Maggie Nelson at City Arts and Lectures by Solange Baker

The Nourse Theater is huge. It seats 1689 people, plus added seats in the orchestra pit. Opening in 1927, the theater began as a the in-house theater for Commerce High School, later becoming a public performing arts space. A recent addition to the theater’s shows, are the City Arts and Lectures. Maggie Nelson, author of The Argonauts, Bluets, and The Art of Cruelty, was this night’s lecture guest. The stage was set with a carpet, two chairs, and a small table with water glasses between Nelson and the interviewer. I had never been to a City Arts and Lecture and did not know what to expect but hoped to leave with insight into the professional world of writing.

Giving an interesting interview is a skill. Being an engaging interviewer is a skill. It became apparent that the woman interviewing Nelson, Julia Bryan-Wilson, had an agenda in mind. She continuously asked Nelson about her love live, changing the topic away from her writing to more personal subjects. “Does having an attraction to butch lesbian woman change the way you write about lust?” Wilson asked in reference to Nelson’s husband. Nelson was clearly uncomfortable. Her spouse is in fact not a “butch lesbian”, but gender fluid (going by “he/him” pronouns). Although their relationship together is central to The Argonauts, Nelson’s most recent release, Wilson seemed to have little interest in the non-romantic content of the book. Despite her visible discomfort, Nelson handled the situation with grace. She told Wilson she didn’t want to talk about the subject and segwayed into discussing the deeper messages in her autobiography. It’s a lesson to be learned for all, whether interviewer or interviewee— don’t press a topic your subject does not want to talk about, and if you are pushed to talk about a topic you don’t want to talk about, politely decline to discuss the subject and offer an alternate topic.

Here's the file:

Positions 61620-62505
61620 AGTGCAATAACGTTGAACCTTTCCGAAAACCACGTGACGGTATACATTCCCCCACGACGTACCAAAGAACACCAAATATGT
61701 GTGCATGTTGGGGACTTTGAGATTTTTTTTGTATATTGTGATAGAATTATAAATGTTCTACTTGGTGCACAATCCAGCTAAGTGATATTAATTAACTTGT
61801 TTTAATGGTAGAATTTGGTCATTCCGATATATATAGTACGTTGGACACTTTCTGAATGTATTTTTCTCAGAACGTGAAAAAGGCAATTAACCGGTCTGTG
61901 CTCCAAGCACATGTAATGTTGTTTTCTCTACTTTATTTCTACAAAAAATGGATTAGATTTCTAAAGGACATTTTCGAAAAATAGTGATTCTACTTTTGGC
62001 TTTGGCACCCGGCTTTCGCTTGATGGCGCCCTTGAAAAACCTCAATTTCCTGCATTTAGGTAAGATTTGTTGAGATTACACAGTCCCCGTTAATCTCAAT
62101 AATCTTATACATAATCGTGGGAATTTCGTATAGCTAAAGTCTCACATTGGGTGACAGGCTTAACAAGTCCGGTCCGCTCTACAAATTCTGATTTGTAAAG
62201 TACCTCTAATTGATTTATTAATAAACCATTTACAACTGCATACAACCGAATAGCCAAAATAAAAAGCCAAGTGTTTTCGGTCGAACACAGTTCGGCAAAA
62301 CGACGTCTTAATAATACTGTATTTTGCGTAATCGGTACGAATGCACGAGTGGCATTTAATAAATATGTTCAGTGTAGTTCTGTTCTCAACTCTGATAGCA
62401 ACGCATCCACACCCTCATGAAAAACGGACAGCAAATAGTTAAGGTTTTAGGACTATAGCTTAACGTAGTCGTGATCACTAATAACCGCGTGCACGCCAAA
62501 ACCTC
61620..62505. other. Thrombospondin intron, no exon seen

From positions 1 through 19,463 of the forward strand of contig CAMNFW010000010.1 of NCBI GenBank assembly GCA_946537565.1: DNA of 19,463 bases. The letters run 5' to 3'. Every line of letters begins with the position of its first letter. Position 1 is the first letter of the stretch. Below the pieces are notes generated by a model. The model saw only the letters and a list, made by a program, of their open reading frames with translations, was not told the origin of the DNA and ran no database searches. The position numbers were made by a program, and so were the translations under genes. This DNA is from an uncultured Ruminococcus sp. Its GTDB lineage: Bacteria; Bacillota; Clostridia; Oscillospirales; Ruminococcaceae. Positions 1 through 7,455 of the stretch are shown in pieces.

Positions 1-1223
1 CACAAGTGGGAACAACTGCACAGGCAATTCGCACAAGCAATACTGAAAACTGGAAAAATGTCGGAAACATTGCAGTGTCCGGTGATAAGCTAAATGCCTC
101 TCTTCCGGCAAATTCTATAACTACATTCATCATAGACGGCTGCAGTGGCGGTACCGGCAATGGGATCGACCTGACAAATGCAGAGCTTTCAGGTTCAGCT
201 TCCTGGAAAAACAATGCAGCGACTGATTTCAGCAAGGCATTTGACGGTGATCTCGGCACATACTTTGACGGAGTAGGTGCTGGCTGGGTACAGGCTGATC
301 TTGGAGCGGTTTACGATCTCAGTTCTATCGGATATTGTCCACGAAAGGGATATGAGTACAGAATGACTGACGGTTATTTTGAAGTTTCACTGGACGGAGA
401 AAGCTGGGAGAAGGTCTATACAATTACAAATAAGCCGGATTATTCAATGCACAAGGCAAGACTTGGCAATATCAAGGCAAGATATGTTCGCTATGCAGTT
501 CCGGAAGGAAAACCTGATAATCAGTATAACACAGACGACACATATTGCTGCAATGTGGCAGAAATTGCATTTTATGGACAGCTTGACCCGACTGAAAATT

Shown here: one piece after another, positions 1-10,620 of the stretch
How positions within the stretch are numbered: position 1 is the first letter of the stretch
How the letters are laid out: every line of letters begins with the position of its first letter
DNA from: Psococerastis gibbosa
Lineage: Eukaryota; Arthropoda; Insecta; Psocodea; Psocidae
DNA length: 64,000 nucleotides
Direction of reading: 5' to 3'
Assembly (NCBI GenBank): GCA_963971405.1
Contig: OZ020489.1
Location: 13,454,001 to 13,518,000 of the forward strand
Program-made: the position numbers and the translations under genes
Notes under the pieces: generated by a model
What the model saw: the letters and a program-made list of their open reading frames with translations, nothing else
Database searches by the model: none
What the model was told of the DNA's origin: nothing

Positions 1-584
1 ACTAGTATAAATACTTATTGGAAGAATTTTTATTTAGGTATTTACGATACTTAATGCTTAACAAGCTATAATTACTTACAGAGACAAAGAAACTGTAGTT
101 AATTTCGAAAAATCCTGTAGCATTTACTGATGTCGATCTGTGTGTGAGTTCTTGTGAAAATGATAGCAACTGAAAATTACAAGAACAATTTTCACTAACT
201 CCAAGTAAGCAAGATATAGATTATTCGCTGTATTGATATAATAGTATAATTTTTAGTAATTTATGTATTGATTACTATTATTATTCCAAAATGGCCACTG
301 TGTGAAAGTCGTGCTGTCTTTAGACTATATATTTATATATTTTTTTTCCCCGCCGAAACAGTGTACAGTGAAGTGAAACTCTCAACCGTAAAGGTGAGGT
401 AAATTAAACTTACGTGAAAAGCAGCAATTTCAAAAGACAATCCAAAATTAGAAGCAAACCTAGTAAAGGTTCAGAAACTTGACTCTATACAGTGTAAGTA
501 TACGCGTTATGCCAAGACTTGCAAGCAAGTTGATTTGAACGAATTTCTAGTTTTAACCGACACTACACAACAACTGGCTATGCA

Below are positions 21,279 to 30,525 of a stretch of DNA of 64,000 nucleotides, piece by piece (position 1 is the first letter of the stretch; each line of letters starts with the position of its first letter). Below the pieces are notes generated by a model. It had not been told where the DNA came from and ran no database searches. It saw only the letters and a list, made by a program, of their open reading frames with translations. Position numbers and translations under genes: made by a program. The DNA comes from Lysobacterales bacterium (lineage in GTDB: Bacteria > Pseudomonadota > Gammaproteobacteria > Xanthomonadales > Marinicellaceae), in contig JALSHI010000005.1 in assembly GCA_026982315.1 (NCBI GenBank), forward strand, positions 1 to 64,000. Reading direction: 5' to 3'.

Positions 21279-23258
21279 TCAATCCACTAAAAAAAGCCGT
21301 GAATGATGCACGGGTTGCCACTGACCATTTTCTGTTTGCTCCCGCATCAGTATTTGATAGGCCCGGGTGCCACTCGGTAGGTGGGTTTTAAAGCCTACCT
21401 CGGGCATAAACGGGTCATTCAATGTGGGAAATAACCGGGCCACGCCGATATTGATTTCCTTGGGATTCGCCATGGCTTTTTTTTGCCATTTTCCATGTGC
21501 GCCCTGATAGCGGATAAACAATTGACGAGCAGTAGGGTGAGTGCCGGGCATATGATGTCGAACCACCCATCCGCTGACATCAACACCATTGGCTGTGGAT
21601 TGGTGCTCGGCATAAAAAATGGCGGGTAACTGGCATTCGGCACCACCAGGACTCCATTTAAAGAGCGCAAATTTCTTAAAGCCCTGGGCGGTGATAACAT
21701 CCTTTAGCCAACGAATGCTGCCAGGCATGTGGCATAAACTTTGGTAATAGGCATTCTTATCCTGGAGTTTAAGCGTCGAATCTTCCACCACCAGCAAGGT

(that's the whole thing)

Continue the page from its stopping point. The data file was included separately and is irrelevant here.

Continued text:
Nelson has identified herself as anti labels both in her love-life and work. Her writing breaks and blurs genre boundaries. It reminds me of an essay we read at the beginning of our speculative fiction unit called “Genre: A Word Only A Frenchman Could Love” by Ursula Le Guin about the boundaries genre creates. While I don’t think genre should be abolished, I do agree that it can be limiting. I’m used to working within limitations, partly because most of my writing is done for school. Something that I’ve found from being at SOTA is that it’s difficult to not slip into feeling like writing is nothing more than another homework assignment. And like Le Guin said, to write outside of genre to create new ideas, Nelson has her own strategies for authors plagued with writer’s block. Nelson talked about switching where she writes to continue the creative flow. She said she lays out her pages to organize them and takes inspiration from her own life. I tend to sit at my desk every time I write and don’t take much inspiration from my own life. If I do so, I find it difficult to remove myself from the piece and I take it more personally when I get edits. But maybe looking at my own life and taking not direct chunks, but inspiration and ideas from my experiences would benefit my writing. I am always open to trying new things to boost my creativity and get myself out of a stupor, and trying out other writer’s strategies is always a good place to start— especially when they’re as well known as Maggie Nelson.

I had not read any of Nelson’s work prior to the lecture except for select excerpts. After hearing her speak and gaining perspective into her character, I am more inclined to read her work. It is inspiring to see a successful author in a day and age in which people say the book industry is dead. Although I do not intend to pursue a career in novels, it did show me that there is still some of that “old world” left.

Solange Baker, class of 2019

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